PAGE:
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When the 2015 Honda CR-V came out into the market, people lined up to get one. And why not? Honda had announced some new improvements with that model year that promised to be impressive. Better fuel economy was a game-changer for them with their new 2.4-liter 4-cylinder engine and Continuously Variable Transmission, or CVT.

Add to that some nice styling tweaks and a few new tech features for the interior, and Honda had a dream vehicle that people have waited a long time for. However, it turned out to be more of a nightmare for owners as shows on their website.

So, what exactly is the problem with the 2015 Honda CR-V?

Drivers started noticing a vibration that would show up when they were in gear, but stopped at a stoplight or stop sign. When they go to drive again, it would quit. Over time, the vibration would get worse, and they could feel it in the steering wheel, driver’s seat and even in some of the passenger seats.

Many Honda dealerships heard these complaints, but would often try to explain it away as being “normal” vibration from the four-cylinder engine. Other complaints started coming in from drivers who also experienced the vibration when in motion going 60-70 mph.

Some CR-V owners even complained that the vibration was so severe, they were getting headaches and backaches from it, not to mention nausea. That’s what ultimately led to a lawsuit filed in 2015 that claimed Honda knew of the issues but sold the vehicles, anyway.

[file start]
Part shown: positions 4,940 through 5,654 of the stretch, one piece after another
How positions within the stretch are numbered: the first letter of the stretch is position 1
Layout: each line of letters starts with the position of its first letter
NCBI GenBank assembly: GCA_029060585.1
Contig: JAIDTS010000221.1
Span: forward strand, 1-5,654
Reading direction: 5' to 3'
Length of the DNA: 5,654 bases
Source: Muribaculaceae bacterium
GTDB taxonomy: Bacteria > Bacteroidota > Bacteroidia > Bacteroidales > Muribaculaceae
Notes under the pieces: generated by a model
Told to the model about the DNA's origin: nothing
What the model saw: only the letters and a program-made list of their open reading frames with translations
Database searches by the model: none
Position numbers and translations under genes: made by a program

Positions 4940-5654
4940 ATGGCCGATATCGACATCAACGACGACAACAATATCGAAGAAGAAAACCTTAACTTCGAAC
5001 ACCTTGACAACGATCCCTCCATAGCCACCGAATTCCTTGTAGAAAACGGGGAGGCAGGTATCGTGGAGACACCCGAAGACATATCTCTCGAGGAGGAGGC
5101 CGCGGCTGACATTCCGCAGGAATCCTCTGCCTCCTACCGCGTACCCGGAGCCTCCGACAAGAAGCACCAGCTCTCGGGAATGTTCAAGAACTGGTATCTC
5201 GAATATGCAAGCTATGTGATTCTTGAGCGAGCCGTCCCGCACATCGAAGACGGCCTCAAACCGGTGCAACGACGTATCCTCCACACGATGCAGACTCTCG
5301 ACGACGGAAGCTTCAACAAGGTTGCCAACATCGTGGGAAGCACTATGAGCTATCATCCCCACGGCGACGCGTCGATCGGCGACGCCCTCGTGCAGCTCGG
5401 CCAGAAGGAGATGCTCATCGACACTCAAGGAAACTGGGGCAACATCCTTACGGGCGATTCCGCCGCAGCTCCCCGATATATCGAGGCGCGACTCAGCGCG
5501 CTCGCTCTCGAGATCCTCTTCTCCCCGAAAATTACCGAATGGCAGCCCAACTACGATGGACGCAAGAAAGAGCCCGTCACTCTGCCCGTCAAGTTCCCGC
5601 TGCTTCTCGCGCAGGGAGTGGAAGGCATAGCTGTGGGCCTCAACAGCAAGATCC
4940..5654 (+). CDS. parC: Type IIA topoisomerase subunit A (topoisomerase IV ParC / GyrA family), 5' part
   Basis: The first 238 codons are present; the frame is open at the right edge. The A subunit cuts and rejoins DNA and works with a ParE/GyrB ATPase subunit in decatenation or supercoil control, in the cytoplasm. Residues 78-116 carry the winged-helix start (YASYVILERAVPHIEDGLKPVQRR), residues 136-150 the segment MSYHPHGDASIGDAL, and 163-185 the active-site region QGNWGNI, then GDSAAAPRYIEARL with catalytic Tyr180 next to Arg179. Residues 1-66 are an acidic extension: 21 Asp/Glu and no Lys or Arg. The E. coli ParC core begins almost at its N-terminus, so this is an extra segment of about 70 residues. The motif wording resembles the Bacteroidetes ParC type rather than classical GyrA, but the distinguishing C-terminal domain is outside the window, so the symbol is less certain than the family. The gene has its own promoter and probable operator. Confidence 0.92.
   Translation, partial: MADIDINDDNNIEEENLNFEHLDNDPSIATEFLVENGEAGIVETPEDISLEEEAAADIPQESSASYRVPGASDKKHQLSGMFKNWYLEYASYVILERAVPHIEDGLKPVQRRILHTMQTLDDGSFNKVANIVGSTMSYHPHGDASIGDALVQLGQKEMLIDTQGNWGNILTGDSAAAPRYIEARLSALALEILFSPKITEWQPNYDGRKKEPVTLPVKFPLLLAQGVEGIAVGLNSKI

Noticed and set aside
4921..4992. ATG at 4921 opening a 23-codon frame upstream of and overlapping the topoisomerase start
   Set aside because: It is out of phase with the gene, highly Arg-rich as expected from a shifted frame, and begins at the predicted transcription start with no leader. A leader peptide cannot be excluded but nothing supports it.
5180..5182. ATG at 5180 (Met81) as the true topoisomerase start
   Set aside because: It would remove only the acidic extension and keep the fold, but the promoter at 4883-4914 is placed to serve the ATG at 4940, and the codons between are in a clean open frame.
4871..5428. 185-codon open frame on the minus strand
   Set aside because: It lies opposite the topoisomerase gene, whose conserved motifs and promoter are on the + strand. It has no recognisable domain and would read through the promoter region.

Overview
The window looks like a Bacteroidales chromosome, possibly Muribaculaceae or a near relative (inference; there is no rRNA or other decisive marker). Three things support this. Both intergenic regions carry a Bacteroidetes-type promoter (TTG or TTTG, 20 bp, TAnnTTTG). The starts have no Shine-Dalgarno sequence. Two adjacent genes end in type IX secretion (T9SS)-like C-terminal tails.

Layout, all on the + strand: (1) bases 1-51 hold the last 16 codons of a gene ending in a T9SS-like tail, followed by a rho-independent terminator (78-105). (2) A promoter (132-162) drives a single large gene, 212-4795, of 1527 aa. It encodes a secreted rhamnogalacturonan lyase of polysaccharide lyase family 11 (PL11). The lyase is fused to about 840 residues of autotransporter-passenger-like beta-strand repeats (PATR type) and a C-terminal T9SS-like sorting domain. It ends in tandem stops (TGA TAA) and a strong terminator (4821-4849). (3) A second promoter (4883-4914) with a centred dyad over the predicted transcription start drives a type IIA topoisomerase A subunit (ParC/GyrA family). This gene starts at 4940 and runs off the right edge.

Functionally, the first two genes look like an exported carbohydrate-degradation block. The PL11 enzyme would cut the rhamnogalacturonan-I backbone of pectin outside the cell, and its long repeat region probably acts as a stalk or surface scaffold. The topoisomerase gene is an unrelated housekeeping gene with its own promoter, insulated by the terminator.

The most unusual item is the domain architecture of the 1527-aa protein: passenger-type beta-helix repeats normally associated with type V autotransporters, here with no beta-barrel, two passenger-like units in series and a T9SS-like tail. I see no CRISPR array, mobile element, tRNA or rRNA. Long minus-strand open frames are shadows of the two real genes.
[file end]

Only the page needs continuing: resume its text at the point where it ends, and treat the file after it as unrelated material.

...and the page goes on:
The cause of all the headaches, literally explains that Honda wanted to increase the fuel economy for the CR-V, to compete with other SUVs. To do this, it rolled out the 2015 model year with a redesigned engine, known as the Earth Dream.

This motor could get 33 mpg, which is about 3 more miles than the previous year could do. The direct-injected 4-cylinder engine, paired with a CVT, worked by lowering the engine’s RPMs while at idle or at low speed.

However, it caused vibration and sometimes noise. Continuing to drive it like that without addressing the issue, would make the vibration get worse to the point where it almost shakes the vehicle apart, or so it would seem. CR-V owners not only found the shaking nauseating, but it was a major distraction on the road.

Is the 2015 Honda CR-V doomed or can it be fixed?

Honda released a technical service bulletin to address the vibration issues. It explains three different modes where drivers experienced the problem and the repair suggestion for each one.

For those who have a vibration when they’re stopped with the vehicle in gear, Honda recommend technicians replace the radiator cushions, mounts on the transmission, and the front head restraints.

When the vehicle vibrates when accelerating at around 1,000-1,200 RPMs, Honda suggests two things. You should have a PCM, or Powertrain Control Module, update and a tailgate damper lift kit installed to balance the vehicle.

If you only notice the vibration when their vehicle is at an acceleration of 1,800-2,200 RPMs, they recommend that you just have the PCM update done. Many of the 2015 CR-V owners, who had the repairs done haven’t reported the issue anymore, but there are still some that continue to have problems.

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It’s also important to note that the 2015 Honda CR-V is not the only one to have this complaint. Some 2016 CR-V drivers have the same problem with their vehicles, but there aren’t as many. The good news is that owners of the 2017 and newer Honda CR-Vs no longer report it, so hopefully, it’s now a thing of the past.


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